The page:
Thursday, May 13, 2010

Happy Tornado Day! Err... that doesn't sound right.

Whether or not that's an appropriate greeting today, it is, in fact, Tornado Day. It's a well-known fact amongst my readers that I lived in Grand Rapids, Michigan, during my Blood Ties days. It's less well-known that before that, Kalamazoo, Michigan was my neighborhood.

Richelle Mead is also a Kalamazoo native. So, if you want to write Urban Fantasy, being born in or near Kalamazoo is a good way to get a start, I guess.

Thirty years ago today (three-months before I was born, just throwing that out there), an F3 tornado ripped through downtown Kalamazoo. According to my favorite meteorologist, Mr. Bill Steffen (who is cool as hell), that means it was going between 158 and 206 m.p.h. Five people were killed by the high winds, falling trees, and the collapse of the rear wall of the Gilmore's department store.

Tornadoes happen all the time, so why is this one such a big deal to us? Well, for one, we have one, maybe two tornadoes a year. Two, you've all seen Twister, right? Tornadoes generally happen in rural areas. Well, here's a Google satellite image of Kalamazoo, including the "downtown" area that the Tornado of 1980 destroyed:


View Larger Map

Thirty years later, anyone old enough to remember the Tornado will eagerly share stories of it. People who were in Gilmore's when it collapsed. I heard a first-hand account from a woman I used to work with who ran across Bronson Park just before the Tornado plowed through it. In high school, my friends and I would go to Mount Home cemetery and drink in huge scar the Tornado left on the grounds.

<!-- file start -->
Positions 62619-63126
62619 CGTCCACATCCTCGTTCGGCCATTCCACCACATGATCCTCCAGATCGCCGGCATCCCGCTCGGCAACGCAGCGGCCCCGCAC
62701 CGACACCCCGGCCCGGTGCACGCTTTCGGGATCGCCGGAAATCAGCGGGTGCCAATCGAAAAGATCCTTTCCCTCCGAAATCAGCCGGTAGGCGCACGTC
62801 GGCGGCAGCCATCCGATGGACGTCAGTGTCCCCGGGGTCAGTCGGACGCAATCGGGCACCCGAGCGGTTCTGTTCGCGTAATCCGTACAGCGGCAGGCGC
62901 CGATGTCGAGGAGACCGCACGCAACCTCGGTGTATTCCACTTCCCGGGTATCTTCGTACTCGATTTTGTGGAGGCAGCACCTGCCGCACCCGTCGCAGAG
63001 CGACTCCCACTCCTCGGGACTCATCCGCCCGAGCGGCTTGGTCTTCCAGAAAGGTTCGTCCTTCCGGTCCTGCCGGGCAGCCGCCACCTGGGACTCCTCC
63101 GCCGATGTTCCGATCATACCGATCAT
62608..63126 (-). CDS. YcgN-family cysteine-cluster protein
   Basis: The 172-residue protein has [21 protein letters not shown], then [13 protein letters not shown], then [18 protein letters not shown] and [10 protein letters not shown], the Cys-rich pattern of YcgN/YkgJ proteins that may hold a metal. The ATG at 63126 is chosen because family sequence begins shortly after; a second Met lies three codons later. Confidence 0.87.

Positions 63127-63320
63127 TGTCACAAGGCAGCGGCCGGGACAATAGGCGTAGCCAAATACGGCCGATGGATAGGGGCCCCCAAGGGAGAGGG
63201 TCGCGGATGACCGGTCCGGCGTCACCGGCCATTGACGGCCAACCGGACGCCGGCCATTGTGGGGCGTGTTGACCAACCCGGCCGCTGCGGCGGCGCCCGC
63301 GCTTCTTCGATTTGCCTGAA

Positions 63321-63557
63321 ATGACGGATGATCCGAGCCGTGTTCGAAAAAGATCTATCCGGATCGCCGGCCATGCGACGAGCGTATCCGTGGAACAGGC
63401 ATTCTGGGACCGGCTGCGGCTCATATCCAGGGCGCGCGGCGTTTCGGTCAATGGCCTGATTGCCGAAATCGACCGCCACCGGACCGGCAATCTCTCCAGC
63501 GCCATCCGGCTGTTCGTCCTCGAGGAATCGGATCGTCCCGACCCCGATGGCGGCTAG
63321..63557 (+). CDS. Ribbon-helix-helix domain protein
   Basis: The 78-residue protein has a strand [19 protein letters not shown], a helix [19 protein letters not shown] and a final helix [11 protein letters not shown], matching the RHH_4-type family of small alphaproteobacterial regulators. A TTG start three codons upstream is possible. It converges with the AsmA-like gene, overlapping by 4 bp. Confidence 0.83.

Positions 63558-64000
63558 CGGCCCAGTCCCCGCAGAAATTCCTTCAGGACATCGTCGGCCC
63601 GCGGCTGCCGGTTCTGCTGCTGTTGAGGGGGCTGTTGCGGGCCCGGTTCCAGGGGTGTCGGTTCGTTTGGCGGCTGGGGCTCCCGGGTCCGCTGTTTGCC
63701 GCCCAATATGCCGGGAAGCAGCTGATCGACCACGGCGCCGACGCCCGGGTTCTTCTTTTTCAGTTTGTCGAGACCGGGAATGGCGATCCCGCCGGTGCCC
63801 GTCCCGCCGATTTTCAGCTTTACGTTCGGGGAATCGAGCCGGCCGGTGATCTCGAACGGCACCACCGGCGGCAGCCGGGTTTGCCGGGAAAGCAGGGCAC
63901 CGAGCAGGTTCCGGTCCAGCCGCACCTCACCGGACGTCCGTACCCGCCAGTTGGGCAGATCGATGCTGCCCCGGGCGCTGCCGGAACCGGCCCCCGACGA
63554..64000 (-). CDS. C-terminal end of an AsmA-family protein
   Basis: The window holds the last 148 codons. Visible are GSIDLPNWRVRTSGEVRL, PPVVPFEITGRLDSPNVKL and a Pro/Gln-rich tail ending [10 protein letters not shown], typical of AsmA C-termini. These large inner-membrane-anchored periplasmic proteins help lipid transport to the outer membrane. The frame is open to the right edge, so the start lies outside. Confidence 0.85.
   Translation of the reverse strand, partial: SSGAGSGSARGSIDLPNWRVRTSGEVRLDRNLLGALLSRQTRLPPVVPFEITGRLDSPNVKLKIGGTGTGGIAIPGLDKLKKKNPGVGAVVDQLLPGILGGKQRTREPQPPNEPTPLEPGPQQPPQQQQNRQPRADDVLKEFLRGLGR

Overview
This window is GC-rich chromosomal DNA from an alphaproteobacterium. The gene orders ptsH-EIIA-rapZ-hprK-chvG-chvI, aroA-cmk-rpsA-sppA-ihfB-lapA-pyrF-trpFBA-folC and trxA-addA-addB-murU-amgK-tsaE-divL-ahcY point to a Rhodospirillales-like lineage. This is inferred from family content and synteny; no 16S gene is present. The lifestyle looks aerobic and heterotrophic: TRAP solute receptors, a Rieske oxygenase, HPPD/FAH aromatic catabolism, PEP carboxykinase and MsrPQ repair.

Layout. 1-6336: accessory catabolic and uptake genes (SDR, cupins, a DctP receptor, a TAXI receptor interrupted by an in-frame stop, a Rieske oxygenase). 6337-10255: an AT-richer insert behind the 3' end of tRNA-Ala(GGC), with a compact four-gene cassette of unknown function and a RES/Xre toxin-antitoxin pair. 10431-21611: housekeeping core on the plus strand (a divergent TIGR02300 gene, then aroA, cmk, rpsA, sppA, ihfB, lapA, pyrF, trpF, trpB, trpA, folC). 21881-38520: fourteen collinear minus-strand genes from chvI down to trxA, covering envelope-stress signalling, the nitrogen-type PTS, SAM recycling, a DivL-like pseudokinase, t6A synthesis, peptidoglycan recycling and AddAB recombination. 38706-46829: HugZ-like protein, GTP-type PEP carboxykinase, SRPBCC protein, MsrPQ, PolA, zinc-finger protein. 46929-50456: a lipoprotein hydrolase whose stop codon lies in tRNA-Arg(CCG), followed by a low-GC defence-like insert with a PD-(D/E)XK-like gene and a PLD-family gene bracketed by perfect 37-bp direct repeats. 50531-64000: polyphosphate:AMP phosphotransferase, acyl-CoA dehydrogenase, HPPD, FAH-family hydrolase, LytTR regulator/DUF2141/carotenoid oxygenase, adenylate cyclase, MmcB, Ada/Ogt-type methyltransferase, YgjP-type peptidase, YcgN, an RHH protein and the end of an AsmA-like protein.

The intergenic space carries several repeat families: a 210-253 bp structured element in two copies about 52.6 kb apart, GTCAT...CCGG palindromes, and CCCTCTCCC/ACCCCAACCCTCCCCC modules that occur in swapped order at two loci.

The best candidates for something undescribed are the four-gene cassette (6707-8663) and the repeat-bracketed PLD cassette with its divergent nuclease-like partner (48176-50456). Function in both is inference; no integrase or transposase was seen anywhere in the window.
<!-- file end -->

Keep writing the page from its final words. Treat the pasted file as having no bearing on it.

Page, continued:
The Kalamazoo Tornado is legend 'round these parts (hence the capitalization). You can still buy t-shirts proclaiming that you survived the tornado. There's a facebook group where people share their stories. Some buildings (like the part of my son's old school that you see destroyed in the following video) have plaques commemorating the fact they either were erected on the remains of a building destroyed by the Tornado, or that they didn't get destroyed.

So, check out the vid, which is truly, truly spooky.



And another first-hand account, with a slide show of the destruction, is here: http://www.mlive.com/news/kalamazoo/index.ssf/2010/05/spectacular_may_13_1980_tornad.html.

That's all I got today folks. Enjoy your (hopefully) severe weather-free day.

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